Are there comparisons to the Whistler experience? Is this the “next” place? Am I being impatient, and will development blossom next year, when the hotel is finished? Are the large developers making a timing error? Or is timing less important to them?
(BTW, I think it should be obvious that I’d be happier if development didn’t happen – that’s what “pave paradise” means. If Ucluelet/Long Beach/Tofino becomes another Whistler, why would the majority of people who go there now keep going?)
Days on Market was another theme that emerged from comments. Some argue that access to the information is restricted, and there is much confusion. Let’s deal with the perception that DOM is a powerful piece of negotiating information. It is, of course, important information, but is it powerful? Friday’s stats indicate that listings that change prices wait, on average, 53 days to change price. Friday sales occurred after an average of 38 days. Average sales price was less than average new list price. We know that some potential sellers are motivated more by price than by time. I can tell you that, based on Friday’s sales, two over lists were on the market over 170 days. Only 4 of the underlists took over 170 days. 2 of 52 vs 4 of 117. Some might argue that DOM is not a powerful issue. Many sellers are willing to sacrifice time for price.
Be that as it may, a buyer may still want DOM info. The fact is that it is available to an interested buyer. Its just not available to everyone, for free. I explained that I thought this was a function of privacy legislation. To be more precise its probably the Board’s approach to not running afoul of privacy legisaltion. I can’t point out what actual part of the legislation applies (I’m no lawyer) but it is an issue as far as I understand things, and it doesn’t just apply to DOM. It also applies, for example, to sales prices, which can’t be publicised prior to it being released through a government registry (in other words, not upon subject removal, not upon completion, not upon registration, but upon release by BC Assesment – that could be months after the sale). This is based on the Board’s position, supported by the Office of Information and Privacy Commission, that the info is personal and private, and belongs to the principals to the transaction (buyer and seller). However, Realtors can disclose non-subject and reported, (but not yet completed) sales prices if we have a legitimate business reason to do so.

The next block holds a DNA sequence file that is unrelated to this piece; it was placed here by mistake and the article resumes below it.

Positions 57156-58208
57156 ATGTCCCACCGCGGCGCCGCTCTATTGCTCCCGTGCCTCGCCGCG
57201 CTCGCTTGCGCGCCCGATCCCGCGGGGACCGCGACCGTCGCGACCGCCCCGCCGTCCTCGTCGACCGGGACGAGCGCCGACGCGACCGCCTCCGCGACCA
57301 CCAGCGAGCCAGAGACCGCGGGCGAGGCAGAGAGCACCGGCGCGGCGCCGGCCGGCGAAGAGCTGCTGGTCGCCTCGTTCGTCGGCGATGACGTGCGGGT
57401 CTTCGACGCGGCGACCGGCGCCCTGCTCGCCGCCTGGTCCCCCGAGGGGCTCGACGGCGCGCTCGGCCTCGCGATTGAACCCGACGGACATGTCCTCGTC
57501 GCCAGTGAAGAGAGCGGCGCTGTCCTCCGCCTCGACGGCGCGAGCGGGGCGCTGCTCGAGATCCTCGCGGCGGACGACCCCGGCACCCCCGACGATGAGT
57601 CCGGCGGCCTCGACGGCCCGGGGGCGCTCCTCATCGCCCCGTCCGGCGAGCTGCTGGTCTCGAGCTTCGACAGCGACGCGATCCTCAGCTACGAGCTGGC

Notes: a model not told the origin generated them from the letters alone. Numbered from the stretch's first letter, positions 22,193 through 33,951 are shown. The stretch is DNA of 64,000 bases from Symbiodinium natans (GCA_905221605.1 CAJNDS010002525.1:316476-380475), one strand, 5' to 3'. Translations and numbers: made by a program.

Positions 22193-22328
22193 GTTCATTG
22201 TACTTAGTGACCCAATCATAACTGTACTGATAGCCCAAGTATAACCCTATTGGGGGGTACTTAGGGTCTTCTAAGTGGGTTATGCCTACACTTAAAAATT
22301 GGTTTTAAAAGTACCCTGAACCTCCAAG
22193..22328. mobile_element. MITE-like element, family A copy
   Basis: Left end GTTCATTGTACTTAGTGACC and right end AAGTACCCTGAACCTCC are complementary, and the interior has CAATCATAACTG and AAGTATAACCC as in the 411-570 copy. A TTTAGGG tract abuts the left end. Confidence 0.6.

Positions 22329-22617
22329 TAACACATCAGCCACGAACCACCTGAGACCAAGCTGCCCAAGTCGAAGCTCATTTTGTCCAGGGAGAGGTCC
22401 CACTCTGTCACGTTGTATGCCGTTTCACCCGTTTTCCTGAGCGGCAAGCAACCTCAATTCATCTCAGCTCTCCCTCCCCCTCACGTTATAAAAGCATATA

We can, in other words, disclose some personal information (sales prices, DOM) in a CMA, for example, if we have a legitimate reason. CMAs are given to goth buyers and sellers without obligation. You can get the info from a Realtor without having to use that Realtor in the transaction. We really don’t restrict access to the info. We just try to stay on the right side of privacy legislation.
Aggregate DOM info for any particular area is also available through Realtors. Because aggregate info is less private its easier to publicise. All you need is someone willing to make the investment of time, energy and money.
Neither CREA nor BCREA collect any of this info. They have access to it, but it is collected and maintained by the Board.
The old idea that the seller pays the commission was floated as well. Generally speaking this is inaccurate. If a seller opted to use a system called sub-agency then, indeed, the seller would be paying the commission. However, under agency law its more accurate to say that the commission is transaction driven, and that both buyer and seller must consent to it. There are important differences between sub-agency and agency, and 99% of all real estate transactions in BC are conducted under agency. The seller pays the seller’s agent, and the buyer pays the buyer’s agent, through a transaction driven commission (the seller pays the commission with money the buyer gives him). A quick review of the Blue Agency Brochure will speak to both who pays the commission, what agency duties are owed by who to whom, as well as privacy legislation issues.